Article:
In December, CBS News correspondent Cynthia Bowers reported, rumors began to fly that she was having sex with a 16-year-old football player at the school. She reported the rumors to the principal -- only to end up being suspended a few days later.
Then, in January, Covington County police arrested Howell and charged her with first-degree sexual abuse. Police say the teenage accuser claims the two had sex four or five times at her apartment last fall.
But Howell, in an exclusive interview with "The Early Show" Tuesday, denied the claims, saying there's no evidence in the case against her.
Howell said she heard a rumor going around the school about a teacher having a threesome with two students. One of the students rumored to be involved in the threesome, Howell said, approached her with the news.
"(He came to) me and told me and said, 'Miss Howell, I think you should know about this, because I don't think it's very fair that they're saying this, because it's not true.' So that's when I reported it."
Howell said she went to the principal, who investigated the allegations.
"He, in fact, interviewed the kids. Both of them denied the rumors," she said. "They said that they had never had sex with me, and my accuser said that he had never had sex with me, adamantly denied it to the principal and (to) his football coach. And the principal actually told me later on that he had also looked into all of the rumors and he had found them to be untrue, as well."
Howell's accuser has also alleged a text messaging relationship with the teacher.
Howell, who worked as an assistant cheerleading coach, said the teen took her phone number when she left her phone unattended, and began texting her. She said the messages were "very platonic."
She said, referring to the text messages' content, " 'Hi, how are you? How are things going?' There was never anything written in any of those texts that ... suggested anything."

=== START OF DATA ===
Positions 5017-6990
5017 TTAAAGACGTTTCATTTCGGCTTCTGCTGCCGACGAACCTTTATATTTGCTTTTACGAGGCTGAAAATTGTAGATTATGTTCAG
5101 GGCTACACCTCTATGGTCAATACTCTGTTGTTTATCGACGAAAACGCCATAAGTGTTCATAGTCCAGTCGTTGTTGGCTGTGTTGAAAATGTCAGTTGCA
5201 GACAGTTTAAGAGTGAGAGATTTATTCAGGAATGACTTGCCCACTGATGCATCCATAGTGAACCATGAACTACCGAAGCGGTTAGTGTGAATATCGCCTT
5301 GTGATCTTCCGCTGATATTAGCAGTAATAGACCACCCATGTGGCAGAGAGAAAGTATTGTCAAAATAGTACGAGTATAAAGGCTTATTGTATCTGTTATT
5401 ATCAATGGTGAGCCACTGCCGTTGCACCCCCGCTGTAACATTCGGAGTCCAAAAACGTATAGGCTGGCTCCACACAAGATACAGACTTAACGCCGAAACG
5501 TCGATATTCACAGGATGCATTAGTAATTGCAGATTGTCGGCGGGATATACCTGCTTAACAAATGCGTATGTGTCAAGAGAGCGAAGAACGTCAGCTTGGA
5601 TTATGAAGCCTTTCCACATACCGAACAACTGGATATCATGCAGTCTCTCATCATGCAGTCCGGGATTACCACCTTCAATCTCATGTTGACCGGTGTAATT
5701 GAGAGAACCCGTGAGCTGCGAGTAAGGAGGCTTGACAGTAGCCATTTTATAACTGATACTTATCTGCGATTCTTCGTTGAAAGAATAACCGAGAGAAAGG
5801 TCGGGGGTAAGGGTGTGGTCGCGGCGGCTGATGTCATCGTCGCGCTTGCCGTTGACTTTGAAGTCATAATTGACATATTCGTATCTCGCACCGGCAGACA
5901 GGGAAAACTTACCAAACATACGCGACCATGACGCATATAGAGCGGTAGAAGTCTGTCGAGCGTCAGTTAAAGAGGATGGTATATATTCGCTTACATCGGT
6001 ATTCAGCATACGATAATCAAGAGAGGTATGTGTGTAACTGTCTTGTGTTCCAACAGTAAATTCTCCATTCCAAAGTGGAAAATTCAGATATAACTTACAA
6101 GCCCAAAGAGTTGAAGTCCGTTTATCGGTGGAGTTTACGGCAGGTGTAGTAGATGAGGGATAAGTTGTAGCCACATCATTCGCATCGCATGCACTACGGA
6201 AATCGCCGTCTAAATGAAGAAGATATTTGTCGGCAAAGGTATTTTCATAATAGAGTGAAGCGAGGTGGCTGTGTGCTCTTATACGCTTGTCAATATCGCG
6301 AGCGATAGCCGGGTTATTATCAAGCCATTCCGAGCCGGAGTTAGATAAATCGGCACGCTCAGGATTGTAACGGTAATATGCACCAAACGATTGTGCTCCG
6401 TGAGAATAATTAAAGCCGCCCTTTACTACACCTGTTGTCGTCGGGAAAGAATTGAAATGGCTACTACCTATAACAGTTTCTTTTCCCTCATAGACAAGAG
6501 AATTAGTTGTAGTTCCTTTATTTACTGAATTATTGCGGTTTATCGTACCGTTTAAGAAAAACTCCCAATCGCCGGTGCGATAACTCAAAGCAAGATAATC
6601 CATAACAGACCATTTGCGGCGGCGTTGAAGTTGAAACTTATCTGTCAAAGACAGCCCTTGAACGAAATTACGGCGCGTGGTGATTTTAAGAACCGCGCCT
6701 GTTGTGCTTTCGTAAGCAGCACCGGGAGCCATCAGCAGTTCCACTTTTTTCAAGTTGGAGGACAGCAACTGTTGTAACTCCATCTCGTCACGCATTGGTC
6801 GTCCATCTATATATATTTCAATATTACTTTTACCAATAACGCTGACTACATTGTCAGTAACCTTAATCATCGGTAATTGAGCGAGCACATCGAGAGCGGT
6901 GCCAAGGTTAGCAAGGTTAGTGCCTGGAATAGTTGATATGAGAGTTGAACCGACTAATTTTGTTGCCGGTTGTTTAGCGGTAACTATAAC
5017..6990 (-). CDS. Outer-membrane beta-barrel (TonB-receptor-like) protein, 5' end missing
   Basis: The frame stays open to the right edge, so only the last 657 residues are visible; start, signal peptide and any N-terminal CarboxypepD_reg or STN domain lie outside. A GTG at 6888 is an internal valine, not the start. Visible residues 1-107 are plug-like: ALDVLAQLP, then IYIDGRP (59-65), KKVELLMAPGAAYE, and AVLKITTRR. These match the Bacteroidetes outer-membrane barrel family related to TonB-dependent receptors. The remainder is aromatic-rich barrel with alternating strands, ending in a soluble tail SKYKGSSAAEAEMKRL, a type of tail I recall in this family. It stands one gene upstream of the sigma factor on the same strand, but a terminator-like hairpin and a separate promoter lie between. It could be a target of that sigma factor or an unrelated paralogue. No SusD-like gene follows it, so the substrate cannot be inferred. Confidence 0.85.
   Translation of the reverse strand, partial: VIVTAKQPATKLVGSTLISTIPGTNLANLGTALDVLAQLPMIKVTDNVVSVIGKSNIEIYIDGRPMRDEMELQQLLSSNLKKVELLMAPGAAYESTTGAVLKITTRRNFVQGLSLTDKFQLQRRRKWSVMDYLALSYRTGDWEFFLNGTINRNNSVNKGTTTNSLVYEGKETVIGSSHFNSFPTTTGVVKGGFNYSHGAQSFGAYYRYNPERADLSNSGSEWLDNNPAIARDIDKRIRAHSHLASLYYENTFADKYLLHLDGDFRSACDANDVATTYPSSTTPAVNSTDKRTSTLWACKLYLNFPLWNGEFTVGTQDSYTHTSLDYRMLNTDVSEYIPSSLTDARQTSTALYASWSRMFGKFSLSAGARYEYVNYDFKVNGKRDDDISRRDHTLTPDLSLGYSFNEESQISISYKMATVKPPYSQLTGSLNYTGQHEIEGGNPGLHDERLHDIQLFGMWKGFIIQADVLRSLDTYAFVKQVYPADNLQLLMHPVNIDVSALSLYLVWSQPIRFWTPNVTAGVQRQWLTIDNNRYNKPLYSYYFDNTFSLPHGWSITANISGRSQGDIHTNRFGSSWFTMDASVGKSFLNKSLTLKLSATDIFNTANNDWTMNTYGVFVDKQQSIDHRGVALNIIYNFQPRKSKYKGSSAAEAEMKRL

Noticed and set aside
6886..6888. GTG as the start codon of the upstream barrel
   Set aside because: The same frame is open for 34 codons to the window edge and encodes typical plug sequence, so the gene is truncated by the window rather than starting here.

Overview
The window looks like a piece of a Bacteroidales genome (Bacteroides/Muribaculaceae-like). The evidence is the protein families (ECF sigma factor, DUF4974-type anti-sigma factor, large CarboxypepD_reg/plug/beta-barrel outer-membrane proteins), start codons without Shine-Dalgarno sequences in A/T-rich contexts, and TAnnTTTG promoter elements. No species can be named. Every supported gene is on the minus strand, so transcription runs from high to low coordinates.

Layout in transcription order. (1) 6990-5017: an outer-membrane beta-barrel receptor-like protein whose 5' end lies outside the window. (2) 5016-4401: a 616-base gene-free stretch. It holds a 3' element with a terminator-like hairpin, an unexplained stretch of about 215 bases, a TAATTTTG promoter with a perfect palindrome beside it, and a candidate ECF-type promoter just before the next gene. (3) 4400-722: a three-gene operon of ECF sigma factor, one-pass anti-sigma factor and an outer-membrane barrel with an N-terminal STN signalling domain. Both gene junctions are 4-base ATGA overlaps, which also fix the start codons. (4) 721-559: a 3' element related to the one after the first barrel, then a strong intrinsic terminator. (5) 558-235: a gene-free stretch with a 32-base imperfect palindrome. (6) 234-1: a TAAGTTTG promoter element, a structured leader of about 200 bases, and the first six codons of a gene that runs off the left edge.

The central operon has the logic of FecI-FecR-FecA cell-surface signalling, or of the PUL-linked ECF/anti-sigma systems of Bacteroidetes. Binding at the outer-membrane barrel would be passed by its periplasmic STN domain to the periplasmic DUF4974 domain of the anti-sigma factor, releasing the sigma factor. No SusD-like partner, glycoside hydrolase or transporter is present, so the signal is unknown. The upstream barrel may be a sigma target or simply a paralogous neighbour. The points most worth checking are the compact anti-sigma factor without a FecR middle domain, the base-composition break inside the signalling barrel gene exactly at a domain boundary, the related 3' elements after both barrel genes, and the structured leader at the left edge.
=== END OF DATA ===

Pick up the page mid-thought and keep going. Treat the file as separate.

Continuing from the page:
She added no records exist of any of the text messages.
Howell's lawyer, Eric Deters, told "Early Show" co-anchor Harry Smith the case being brought against Howell is based all on the teenager's word.
Deters compared the case against Howell to the Duke lacrosse case, in which rape charges against the accused players wound up being dropped.
"There is absolutely no evidence to support these allegations," he said.
Deters said Howell's accuser described her apartment, where they allegedly had sex, as having a bedroom and a TV.
"He (left out) things like she has dogs, and she has this and she has that," he said.
Deters added her accuser left out identifying birthmarks on Howell's body, including a skin graft from a serious car accident.
"He claims he had sex," Deters said, "but what happened is he found out he was going to get expelled, so he made the rumor again. That's what happened. So they're basing it all on this boy."
Howell's trial is scheduled to start in October. If convicted, she could face one-to-five years in prison. A person convicted of first-degree sexual abuse would also have to register as a sex offender for 20 years.
Kenton County, Ky. Prosecutor Rob Sanders released a statement saying, "The Kentucky code of ethics prevents me from making pretrial statement on the evidence of a pending case. Defense counsel is ignoring that rule in an effort to try this in the media."